Life Watch: At the Edge of Conventional Wisdom

In the mid-1980s, as people began to ponder the question of a successor to Ronald Reagan, there was a flicker of interest in Senator Paul Laxalt of Nevada. But one veteran of the Goldwater campaign observed that one of the lessons learned in that campaign was that a candidate from a small state found it hard to develop the political reflexes that were needed in seeking support over a large terrain, with a heterogeneous electorate. The interest in Laxalt quickly flickered out. But by 1992 the conventional wisdom was undone: A governor from Arkansas showed that his political skills had not been blunted by the need to cultivate them in a state with only four electoral votes. (One wag, discounting him at the time, remarked that there hardly seemed to be a threat posed by a candidate from a state whose electoral votes equaled the number of living former presidents.)

The conventional wisdom may still be wise, at least most of the time. We are simply reminded that all of these rules are problematic, and they do not always hold. That point came back over the past two weeks, as a result of trips to Dallas and Los Angeles, where friends who are politically savvy seemed to be anchoring themselves in another maxim of politics that they apparently regarded as quite firm. A journalist, listening to Steve Forbes deliver a solid, substantive speech at Claremont-McKenna College, offered a summary judgment: It finally didn’t matter. The American people were not going to take a chance on a candidate who had never held public office or faced the responsibilities of managing an administration in a political setting. Forbes, he said, had passed by two chances to establish his standing. He could have run for the governorship of New Jersey or for a Senate seat sprung open there. If Forbes had run and won either of those posts, my friend estimated that he would stand today, not as an outsider and a long- shot, but as a candidate who would have to be regarded, instantly, on the same plane of plausibility as the governor of Texas. A man who has won statewide twice in Texas establishes a certain credibility to run in a larger theater, and so he seems to stand now as the favorite among the professionals offering odds—and arranging their own bets.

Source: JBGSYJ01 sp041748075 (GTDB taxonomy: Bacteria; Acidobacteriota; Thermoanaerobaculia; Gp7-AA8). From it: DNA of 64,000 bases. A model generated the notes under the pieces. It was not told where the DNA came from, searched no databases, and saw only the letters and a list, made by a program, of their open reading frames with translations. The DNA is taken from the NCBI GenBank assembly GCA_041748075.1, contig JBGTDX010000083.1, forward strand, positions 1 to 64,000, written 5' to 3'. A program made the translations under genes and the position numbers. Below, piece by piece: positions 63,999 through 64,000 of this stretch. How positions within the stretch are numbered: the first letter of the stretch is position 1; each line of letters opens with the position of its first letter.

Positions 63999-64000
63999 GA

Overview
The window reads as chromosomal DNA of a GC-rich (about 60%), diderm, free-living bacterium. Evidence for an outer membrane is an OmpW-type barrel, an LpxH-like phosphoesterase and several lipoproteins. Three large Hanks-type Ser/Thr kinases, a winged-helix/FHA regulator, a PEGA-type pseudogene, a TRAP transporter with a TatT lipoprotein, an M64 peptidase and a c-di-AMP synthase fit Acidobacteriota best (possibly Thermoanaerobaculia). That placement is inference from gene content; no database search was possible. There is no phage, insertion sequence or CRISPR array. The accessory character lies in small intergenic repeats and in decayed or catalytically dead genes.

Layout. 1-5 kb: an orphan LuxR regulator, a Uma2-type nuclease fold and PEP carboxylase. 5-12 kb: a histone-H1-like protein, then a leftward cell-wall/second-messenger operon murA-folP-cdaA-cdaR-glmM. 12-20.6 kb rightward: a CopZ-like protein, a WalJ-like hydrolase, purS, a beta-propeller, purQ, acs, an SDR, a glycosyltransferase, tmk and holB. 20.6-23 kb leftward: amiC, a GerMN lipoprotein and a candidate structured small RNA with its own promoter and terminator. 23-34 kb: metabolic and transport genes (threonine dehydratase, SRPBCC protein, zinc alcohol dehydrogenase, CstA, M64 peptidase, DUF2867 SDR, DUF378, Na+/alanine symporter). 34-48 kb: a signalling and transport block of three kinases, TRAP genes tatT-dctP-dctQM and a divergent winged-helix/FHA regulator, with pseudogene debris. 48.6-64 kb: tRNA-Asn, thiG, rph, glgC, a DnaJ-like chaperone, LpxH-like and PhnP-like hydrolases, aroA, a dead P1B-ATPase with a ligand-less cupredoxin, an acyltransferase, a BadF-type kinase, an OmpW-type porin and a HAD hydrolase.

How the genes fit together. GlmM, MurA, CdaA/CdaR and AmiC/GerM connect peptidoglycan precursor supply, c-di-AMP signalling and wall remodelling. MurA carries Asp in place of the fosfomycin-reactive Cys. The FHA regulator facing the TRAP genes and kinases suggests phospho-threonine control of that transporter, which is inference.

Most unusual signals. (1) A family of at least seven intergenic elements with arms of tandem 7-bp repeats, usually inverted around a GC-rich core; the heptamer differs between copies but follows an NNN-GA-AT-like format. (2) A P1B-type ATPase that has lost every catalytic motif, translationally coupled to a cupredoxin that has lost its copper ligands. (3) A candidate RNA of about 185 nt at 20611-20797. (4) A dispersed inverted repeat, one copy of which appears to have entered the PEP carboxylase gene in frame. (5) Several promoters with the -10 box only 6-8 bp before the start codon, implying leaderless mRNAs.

Curiously, I heard this brief offered a week earlier, during a visit to the University of Dallas, along with similar complaints about those articulate, inspiring men who had never held public office. The brief, and the complaint, came from another friend, a professor of political philosophy, a tough conservative and pro-lifer. He knew that George W Bush was no more likely than his father to make the pro-life case during his campaign. But he thought that Bush was even more earnest on this issue than his father, and he could be depended on to incorporate the pro-life interest in his administration. In the meantime, my friend was quite concerned that a serious candidate like Bush could be undermined among the pro-lifers through the candidacy of Gary Bauer. He liked Bauer, but he was quite emphatic on the point that candidates who had never won any elections—like Bauer, Forbes, Pat Buchanan, and Alan Keyes—should forego the temptation to roil the waters and undermine a Republican who had a serious chance of winning.